Lower over 5-6 seconds, then stand back up with both legs
3. Progress back to normal isotonic squats on two legs (isotonic = lowering and lifting phases together) but using higher rep ranges (>15 reps). Slowly increase the weight/lower the reps over time as symptoms allow, keeping in mind to monitor how you pull up the day after making adjustments to the loads used.
– Pull up really sore in the tendon? Probably best to regress a bit and build back up.
– Pull up with a bit of awareness/minimal pain? Try the same loading again and see if it feels better the next time.
– Pull up absolutely fine? Green light to progress!
In terms of evidence behind this type of approach, a recent study showed that isotonics are beneficial for patellar tendon rehab (3).
4. The final stage of tendon rehab is returning to plyometrics, if this is a part of your regular training or is needed for your sport (which is the case for most field sports). By no means do you NEED to do this type of training for tendon healing if it’s not. Before starting plyometrics it’s a smart idea to reach pain-free strength levels within 10% of what they were pre-injury, so that the tendon has re-established good load tolerance. This is important as plyometrics are the most stressful type of activity for the tendon. It is important to gradually increase the volume of plyometric activities, and not jump straight back into a full plyometric program (4). A good idea would be to start with double leg jumps and progress to single leg hops which will be more stressful on the tendon.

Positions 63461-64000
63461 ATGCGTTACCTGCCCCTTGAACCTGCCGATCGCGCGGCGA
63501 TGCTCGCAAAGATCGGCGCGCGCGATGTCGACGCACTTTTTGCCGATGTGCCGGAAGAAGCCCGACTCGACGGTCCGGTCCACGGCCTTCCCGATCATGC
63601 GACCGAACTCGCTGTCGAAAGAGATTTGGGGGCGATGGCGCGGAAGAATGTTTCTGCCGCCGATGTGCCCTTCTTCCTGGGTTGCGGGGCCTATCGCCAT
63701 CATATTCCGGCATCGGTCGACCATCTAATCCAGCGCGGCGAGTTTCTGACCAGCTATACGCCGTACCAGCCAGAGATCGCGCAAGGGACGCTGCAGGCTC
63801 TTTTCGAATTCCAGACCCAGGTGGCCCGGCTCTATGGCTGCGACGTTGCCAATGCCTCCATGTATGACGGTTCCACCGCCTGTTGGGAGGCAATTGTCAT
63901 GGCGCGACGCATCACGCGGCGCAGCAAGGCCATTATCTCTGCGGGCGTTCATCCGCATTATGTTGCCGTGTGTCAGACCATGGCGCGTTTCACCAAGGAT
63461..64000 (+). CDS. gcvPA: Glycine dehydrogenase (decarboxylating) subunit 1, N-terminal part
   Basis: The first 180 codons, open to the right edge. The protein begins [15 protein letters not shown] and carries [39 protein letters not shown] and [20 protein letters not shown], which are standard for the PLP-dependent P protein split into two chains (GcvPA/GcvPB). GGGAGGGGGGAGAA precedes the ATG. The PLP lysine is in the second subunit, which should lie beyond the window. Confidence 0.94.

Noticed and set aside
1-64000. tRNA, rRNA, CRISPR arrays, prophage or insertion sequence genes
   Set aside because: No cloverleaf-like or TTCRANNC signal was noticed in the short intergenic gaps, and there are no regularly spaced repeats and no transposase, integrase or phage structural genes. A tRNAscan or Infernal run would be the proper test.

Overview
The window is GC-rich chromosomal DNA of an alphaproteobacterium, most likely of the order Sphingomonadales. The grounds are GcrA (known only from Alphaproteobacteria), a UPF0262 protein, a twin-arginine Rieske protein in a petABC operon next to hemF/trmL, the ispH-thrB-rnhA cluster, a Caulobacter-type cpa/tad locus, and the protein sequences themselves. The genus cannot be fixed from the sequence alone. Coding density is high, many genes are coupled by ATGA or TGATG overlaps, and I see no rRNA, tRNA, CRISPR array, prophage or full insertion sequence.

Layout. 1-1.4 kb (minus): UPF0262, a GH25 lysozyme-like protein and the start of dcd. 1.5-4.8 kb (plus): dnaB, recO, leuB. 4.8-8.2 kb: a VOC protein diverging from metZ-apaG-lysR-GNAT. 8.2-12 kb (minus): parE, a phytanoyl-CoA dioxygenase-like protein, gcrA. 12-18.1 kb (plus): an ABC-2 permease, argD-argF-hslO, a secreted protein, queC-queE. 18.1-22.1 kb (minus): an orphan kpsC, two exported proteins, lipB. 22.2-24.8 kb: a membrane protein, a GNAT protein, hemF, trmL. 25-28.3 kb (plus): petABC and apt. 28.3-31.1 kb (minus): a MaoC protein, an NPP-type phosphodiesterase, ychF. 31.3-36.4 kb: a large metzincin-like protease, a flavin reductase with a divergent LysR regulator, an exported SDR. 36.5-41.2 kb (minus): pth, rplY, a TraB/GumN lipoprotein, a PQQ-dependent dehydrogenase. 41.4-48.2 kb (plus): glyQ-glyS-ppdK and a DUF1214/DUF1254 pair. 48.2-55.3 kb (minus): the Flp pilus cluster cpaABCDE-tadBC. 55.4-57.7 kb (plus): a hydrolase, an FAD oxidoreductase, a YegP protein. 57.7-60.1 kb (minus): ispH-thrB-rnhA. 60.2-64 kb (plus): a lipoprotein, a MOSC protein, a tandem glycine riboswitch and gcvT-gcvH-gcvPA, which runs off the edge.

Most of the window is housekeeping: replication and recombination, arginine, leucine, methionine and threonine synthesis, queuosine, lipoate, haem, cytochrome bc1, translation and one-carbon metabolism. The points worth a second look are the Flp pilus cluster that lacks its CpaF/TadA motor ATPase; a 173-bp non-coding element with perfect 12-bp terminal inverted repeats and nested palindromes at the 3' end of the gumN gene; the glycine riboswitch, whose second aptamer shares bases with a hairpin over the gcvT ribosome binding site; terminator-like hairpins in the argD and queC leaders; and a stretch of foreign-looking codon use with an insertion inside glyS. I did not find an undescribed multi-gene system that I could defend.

Single leg bounds – a type of plyometric exercise
5. For team/field sport athletes – once you can perform full plyometric training pain-free, a gradual return to full training should begin where the athlete progressively returns to usual volumes of running (both total distances and high speed distances), and eventually, a return to competition!
Throughout this rehab process, avoid or modify your gym exercises that cause more than a 3/10 pain. For example, for patellar tendinopathy try switching from normal back/front squats to box squats or low bar back squats, or from walking lunges/split squats to reverse lunges.
Following this process should help clear up most tendon issues. Tendons are often annoyingly slow to work with but normally respond well to sensible load progressions.
Finally, I would also recommend thinking about what may have contributed to the injury in the first place so that it’s less likely to come back (which unfortunately happens all too often with tendinopathys). Most of the time it’s a tendon load management issue caused by either:
– Too rapid a build-up in training volumes
– Poor technique that places abnormally large stress on the tendon in question, e.g. squatting with excessive forward knee travel well past (>10-15cm) your toes for patellar tendinopathys; or jerky/bouncy movements at the bottom of the exercise when the tendon is being compressed
– Not having enough variety in your training program (e.g. If you’ve high bar back squatted heavy for months on end maybe it’s time to change up the exercise or rep range)
Here is a nice summary of what we have spoken about, in infographic form!
Image credit – The Running Physio.